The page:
Synopses & Reviews
Dynamic Reading examines the reception history of Epicurean philosophy through a series of eleven case studies, which range chronologically from the latter days of the Roman Republic to late twentieth-century France and America. Rather than attempting to separate an original Epicureanism from its later readings and misreadings, this collection studies the philosophy together with its subsequent reception, focusing in particular on the ways in which it has provided terms and conceptual tools for defining how we read and respond to texts, artwork, and the world more generally. Whether it helps us to characterize the "swerviness" of literary influence, the transformative effects of philosophy, or the "events" that shape history, Epicureanism has been a dynamic force in the intellectual history of the West. These essays seek to capture some of that dynamism.
"Dynamic Reading is an exciting experiment in perspective. Eleven essays by a range of distinguished scholars come at the Epicurean inheritance from radically different angles, from an ancient Roman who starved himself to death to Mark Rothko, from a 'whore's doctrine of pleasure' to the philosophy of Giles Deleuze. The volume bears witness to the haunting ambiguity of Epicureanism and to its continuing vitality."--Stephen Greenblatt, author of The Swerve: How the World Became Modern
"This volume represents reception criticism at its best. The contributors combine an expert knowledge of Lucretius and Epicureanism with a thorough mastery of the later texts and contexts in which Epicureanism resurfaced, from a near contemporary of Lucretius on down to the Renaissance and early modern periods, Kant and his contemporaries, and recent thinkers like Foucault, Deleuze, and Leo Strauss. The essays are informed by modern literary theory, and at the same time bring to light little known areas of Epicurean influence, such as digressive notes in an early commentary on Lucretius and unsuspected echoes of Epicureanism in Hölderlin and Mark Rothko. There is something new on virtually every page."-David Konstan, author of Before Forgiveness: The Origins of a Moral Idea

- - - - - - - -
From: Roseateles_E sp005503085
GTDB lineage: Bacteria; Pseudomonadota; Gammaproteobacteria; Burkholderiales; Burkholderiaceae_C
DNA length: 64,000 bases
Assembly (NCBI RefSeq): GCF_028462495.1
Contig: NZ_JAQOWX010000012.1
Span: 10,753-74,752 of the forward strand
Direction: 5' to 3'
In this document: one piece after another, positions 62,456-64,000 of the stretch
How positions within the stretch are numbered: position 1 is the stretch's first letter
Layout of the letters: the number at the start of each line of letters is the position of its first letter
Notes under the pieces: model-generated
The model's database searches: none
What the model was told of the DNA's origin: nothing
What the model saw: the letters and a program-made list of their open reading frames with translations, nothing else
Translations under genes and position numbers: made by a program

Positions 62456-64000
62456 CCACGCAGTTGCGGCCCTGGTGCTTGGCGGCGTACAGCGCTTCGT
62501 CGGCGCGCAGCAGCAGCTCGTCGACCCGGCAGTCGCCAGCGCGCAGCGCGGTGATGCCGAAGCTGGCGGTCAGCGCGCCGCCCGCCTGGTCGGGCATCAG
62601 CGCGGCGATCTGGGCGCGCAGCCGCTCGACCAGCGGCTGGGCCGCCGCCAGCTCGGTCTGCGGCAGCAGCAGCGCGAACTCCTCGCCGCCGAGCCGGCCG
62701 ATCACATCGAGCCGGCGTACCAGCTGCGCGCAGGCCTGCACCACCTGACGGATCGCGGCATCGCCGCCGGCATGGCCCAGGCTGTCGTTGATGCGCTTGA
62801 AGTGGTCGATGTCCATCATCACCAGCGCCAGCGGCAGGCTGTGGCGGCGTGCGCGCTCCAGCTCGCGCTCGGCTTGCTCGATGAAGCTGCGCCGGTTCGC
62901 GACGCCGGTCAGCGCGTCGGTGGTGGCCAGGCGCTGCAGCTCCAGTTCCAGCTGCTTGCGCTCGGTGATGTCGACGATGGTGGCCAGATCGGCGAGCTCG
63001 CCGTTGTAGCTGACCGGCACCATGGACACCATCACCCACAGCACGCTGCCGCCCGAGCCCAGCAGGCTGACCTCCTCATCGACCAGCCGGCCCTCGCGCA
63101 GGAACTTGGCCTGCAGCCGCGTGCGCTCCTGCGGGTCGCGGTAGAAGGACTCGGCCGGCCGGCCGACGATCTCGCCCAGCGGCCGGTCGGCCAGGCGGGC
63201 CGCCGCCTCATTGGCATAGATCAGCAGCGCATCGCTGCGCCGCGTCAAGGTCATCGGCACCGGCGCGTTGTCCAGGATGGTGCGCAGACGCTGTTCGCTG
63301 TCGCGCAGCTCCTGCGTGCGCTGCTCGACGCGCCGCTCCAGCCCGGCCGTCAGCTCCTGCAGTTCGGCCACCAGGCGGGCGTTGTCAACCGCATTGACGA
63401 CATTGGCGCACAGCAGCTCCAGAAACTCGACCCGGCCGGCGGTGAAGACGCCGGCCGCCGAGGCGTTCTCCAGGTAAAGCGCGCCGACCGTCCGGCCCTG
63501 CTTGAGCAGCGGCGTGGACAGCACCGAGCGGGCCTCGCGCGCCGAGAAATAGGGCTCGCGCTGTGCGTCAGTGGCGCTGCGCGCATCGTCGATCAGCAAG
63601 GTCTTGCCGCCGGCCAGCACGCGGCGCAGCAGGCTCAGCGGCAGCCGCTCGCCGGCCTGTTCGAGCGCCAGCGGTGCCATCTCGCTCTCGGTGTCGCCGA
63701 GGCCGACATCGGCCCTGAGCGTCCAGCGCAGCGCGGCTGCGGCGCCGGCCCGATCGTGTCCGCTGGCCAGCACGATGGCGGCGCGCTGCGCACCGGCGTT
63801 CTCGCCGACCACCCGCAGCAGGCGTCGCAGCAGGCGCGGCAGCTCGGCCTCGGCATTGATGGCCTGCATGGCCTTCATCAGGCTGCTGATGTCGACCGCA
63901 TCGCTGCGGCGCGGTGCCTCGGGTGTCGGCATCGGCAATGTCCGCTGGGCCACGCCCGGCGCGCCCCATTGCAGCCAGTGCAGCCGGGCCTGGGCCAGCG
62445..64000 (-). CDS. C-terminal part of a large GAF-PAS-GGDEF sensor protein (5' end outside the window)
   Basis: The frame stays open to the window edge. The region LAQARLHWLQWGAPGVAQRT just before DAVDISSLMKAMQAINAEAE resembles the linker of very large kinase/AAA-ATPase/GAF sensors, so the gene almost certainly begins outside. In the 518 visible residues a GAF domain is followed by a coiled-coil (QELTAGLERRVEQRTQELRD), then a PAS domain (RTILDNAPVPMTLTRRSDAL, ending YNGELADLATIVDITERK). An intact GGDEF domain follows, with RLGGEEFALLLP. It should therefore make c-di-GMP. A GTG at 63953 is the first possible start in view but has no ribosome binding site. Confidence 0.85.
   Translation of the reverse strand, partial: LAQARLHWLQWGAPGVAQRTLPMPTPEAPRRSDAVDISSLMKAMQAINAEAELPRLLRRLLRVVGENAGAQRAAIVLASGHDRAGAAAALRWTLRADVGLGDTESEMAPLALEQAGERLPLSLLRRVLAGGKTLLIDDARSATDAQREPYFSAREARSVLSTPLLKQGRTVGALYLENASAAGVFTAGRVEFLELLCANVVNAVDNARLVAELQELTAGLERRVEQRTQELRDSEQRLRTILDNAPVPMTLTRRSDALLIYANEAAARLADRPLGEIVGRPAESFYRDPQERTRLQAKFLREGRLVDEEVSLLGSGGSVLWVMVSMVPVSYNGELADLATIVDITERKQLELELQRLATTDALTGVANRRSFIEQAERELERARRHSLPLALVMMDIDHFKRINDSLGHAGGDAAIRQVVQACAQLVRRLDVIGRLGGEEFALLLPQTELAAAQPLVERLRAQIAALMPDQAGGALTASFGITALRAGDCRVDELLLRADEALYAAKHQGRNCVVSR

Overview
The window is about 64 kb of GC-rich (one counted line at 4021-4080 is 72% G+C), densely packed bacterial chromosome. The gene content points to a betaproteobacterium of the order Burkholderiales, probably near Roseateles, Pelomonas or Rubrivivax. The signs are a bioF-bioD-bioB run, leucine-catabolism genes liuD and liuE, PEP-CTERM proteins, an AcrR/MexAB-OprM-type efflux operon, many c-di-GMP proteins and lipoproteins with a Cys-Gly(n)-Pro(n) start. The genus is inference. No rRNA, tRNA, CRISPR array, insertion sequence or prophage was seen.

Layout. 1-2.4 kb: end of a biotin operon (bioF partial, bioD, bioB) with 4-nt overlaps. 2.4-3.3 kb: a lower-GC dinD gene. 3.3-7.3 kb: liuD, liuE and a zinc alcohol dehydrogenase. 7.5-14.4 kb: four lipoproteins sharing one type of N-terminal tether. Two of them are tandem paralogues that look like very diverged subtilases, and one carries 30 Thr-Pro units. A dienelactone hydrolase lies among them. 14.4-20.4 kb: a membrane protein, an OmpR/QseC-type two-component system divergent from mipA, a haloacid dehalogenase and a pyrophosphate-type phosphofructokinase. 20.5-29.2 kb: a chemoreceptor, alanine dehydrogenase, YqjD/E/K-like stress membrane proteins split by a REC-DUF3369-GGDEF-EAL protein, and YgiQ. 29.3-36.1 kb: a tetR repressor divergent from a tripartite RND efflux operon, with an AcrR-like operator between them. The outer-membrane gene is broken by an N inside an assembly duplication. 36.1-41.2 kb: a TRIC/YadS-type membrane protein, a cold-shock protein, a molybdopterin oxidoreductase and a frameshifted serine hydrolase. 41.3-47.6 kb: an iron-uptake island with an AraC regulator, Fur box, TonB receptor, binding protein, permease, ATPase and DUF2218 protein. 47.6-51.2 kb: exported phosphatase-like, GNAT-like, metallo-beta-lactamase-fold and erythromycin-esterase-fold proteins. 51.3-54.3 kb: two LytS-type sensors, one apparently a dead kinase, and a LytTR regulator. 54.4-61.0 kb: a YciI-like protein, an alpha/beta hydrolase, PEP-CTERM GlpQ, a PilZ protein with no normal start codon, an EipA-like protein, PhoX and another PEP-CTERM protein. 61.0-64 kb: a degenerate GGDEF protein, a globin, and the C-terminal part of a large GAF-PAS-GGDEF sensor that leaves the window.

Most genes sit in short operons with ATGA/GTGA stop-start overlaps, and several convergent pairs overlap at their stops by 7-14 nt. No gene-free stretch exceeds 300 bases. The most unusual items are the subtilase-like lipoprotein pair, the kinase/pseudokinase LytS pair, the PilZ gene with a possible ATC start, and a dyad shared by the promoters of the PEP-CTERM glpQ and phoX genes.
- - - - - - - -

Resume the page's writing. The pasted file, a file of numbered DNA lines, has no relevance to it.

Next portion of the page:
About the Author
is Assistant Professor of Classics at Princeton University.
W. H. Shearin is Assistant Professor of Classics at the University of Miami.
Table of Contents
Introduction, Brooke Holmes
and W. H. Shearin
1. Haunting Nepos: Atticus and the Performance of Roman Epicurean Death, W. H. Shearin
2. Epicurus's Mistresses: Pleasure, Authority, and Gender in the Reception of the Kuriai Doxai in the Second Sophistic, Richard Fletcher
3. Reading for Pleasure: Disaster and Digression in the First Renaissance Commentary on Lucretius, Gerard Passannante
4. Discourse ex nihilo: Epicurus and Lucretius in Sixteenth-century England, Adam Rzepka
5. Engendering Modernity: Epicurean Women from Lucretius to Rousseau, Natania Meeker
6. Oscillate and Reflect: La Mettrie, Materialist Physiology, and the Revival of the Epicurean Canonic, James Steintrager
7. Sensual Idealism: The Spirit of Epicurus and the Politics of Finitude in Kant and Hölderlin, Anthony Adler
8. The Sublime, Today?, Glenn Most
9. From Heresy to Nature: Leo Strauss's History of Modern Epicureanism, Benjamin Aldes Wurgaft
10. Epicurean Presences in Foucault's The Hermeneutics of the Subject, Alain Gigandet
11. Deleuze, Lucretius, and the Simulacrum of Naturalism, Brooke Holmes